Erika Petrelli
Erika Petrelli

My kids hate the word “no.” For my daughter, hearing “no” when she wants something instantly takes her from an intelligent, witty five year old to a hysterical, weeping, temper-tantrum-throwing sack of crazy. For my son, “no” seems to be one of those words that exist just outside of his sound frequency—he acts as if he actually can’t hear it. Lately, his trick when he wants to do something that I’ve said “no” to is to point his finger at me and say: “Be right back, Mommy. Be right back,” as he goes to do just the thing I’ve told him not to.

Sometimes, when one of my “nos” has just hurtled the day off course and sent our moods all into a spiral, I find myself thinking, “Why can’t they just listen to me??? Why can’t they just $#@*&! go with the flow?!?”

And then it hits me. I hate the word “no”, too.

In fact, “no” is possibly my least favorite word on the planet. If I was on one of those talk shows where they ask you all sorts of questions, and they asked me what word I hate, I’d be hard-pressed to come up with a word I like less than that tiny word “no”. I don’t like to be told no, in whatever form the “no” comes in. I don’t like to have my own flow blocked. I don’t like to be shut down. I find myself immediately resistant to rules simply because they are rules and that means someone else decided what I can and can’t do. I want to do what I want to do, because I have good reason to want to do it! (I say, to myself.) I'm truly, genuinely shocked any time I get in trouble for not following rules-- because I would have followed the rules if they suited me, but clearly they didn't and therefore I'm making a choice that's better for me.  “No” is so pesky, it’s like a little gnat that I just want to swat away. So, when I hear or feel a “no” coming my way, I find myself pouting and sulking and generally turning into a teenager (or a toddler), even if only in my head.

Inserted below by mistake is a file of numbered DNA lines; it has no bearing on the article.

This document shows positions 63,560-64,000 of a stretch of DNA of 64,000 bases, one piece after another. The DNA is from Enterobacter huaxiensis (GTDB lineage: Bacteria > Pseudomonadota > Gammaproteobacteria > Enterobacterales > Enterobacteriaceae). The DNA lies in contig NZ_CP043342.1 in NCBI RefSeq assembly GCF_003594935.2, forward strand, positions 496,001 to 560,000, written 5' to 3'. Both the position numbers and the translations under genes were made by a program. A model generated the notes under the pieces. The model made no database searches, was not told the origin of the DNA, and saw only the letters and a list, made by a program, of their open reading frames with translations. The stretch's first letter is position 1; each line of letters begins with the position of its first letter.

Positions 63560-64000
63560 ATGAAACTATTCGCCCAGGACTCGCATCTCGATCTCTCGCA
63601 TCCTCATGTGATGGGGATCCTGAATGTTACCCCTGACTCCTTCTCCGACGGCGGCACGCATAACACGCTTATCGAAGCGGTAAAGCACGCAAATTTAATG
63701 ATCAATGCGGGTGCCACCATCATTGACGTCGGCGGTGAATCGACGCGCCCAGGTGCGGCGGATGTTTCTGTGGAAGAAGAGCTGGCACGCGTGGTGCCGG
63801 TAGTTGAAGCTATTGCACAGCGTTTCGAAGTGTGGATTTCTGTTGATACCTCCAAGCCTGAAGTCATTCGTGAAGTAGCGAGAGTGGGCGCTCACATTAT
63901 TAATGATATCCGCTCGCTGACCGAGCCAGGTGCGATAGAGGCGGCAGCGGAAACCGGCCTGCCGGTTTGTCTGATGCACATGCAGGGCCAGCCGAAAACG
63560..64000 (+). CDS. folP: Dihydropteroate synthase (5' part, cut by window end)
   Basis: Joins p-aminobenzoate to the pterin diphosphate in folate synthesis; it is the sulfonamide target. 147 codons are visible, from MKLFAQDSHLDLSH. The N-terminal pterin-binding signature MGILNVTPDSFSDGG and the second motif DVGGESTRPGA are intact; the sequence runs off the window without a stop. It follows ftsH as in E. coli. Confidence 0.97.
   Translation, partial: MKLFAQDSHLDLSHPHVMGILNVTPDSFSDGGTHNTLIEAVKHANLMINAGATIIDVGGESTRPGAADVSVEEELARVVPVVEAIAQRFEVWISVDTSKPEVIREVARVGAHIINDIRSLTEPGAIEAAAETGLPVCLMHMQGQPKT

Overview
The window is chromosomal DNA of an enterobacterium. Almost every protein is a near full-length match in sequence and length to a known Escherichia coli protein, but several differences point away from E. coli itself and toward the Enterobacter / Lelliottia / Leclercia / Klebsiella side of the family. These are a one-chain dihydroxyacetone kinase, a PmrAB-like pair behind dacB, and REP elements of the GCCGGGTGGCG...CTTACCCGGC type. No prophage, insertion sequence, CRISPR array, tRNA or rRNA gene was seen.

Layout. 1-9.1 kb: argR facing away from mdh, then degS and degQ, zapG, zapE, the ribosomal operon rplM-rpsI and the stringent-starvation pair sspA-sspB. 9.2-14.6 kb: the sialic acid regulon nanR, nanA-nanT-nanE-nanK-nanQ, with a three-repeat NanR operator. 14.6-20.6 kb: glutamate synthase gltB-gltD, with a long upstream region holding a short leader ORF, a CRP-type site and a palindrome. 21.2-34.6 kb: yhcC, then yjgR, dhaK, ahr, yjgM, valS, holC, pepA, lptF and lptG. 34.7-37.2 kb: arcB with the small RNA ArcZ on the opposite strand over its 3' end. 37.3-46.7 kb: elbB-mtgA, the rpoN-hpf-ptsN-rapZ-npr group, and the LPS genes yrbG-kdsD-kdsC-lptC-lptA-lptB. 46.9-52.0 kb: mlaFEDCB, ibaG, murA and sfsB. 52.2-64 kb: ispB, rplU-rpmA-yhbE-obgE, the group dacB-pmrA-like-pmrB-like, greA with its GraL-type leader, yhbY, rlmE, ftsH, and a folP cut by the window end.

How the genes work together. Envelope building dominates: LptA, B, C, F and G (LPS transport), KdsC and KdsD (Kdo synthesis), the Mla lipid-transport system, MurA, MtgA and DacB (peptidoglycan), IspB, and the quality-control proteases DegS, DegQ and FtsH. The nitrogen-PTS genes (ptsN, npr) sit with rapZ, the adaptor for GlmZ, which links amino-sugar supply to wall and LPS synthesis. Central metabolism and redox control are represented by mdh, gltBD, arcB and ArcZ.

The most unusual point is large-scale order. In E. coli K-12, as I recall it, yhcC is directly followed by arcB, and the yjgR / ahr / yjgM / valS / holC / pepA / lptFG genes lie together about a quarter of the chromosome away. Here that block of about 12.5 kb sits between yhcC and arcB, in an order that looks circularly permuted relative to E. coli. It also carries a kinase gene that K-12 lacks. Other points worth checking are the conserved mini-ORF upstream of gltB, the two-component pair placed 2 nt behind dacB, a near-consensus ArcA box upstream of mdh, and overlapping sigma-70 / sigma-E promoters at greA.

It occurs to me now that I should probably be more aware of the “me” that is showing up in my kids, whether through genetics or modeling. It also occurs to me that I should possibly consider saying “no” less and “yes” more, given that whole karma “you get what you give” kind of thing.

It further occurs to me that my son is a genius, and that maybe I should test out his strategy the next time I feel a “no” coming on.

Are you giving what you want to get?    


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Erika Petrelli

By Erika Petrelli

Erika Petrelli is the Senior Vice President of Leadership Development (and self-declared Minister of Mischief) for The Leadership Program, a New York City-based organization. With a Masters degree in Secondary Education, Erika has been in the field of teaching and training for decades, and has been with The Leadership Program since 1999. There she has the opportunity to nurture the individual leadership spirit in both students and adults across the country, through training, coaching, keynotes, and writing. The legacy Erika strives daily to create is to be the runway upon which others take flight. If you enjoy these blogs, you should check out her interactive journal, On Wings & Whimsy: Finding the Extraordinary Within the Ordinary, now available for sale on Amazon. While her work takes her all around the country, Erika calls Indiana home.